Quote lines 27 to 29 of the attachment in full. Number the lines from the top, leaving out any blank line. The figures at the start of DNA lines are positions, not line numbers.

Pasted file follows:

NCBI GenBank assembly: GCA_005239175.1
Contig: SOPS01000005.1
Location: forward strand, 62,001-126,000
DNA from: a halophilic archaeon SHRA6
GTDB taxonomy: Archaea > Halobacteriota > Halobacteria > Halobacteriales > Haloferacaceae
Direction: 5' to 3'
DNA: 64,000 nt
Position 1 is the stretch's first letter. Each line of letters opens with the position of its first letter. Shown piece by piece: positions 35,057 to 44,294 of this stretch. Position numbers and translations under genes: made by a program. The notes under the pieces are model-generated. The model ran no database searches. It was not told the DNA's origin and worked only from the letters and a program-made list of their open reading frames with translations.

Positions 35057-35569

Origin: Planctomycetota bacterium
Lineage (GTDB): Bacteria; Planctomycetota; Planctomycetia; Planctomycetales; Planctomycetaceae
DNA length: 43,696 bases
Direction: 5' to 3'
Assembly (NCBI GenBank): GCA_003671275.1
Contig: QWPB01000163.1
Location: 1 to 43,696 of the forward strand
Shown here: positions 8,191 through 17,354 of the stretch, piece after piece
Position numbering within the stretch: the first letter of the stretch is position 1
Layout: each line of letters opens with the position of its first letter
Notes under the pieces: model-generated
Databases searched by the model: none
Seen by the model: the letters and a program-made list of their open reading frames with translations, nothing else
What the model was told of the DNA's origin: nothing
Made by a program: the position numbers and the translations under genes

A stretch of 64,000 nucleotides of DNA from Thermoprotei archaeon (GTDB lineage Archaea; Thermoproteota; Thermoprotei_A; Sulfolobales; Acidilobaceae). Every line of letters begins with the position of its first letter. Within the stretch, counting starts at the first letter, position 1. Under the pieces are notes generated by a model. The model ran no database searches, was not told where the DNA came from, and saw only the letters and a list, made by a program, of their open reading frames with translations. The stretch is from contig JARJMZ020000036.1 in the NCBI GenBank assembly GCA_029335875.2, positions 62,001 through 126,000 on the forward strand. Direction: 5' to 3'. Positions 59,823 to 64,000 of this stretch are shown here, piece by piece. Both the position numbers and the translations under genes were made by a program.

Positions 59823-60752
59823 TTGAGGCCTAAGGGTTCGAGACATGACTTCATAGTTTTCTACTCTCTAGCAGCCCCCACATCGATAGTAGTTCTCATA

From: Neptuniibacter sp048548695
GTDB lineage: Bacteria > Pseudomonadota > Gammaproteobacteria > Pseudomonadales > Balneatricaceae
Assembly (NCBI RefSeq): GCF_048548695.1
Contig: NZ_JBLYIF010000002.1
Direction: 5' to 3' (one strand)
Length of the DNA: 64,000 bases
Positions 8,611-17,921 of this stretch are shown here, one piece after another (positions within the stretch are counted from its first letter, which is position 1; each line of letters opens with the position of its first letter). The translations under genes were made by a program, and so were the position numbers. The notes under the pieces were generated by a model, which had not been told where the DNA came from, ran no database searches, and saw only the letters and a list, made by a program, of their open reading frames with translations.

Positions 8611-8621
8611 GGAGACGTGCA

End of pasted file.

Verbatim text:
59823 TTGAGGCCTAAGGGTTCGAGACATGACTTCATAGTTTTCTACTCTCTAGCAGCCCCCACATCGATAGTAGTTCTCATA

From: Neptuniibacter sp048548695
GTDB lineage: Bacteria > Pseudomonadota > Gammaproteobacteria > Pseudomonadales > Balneatricaceae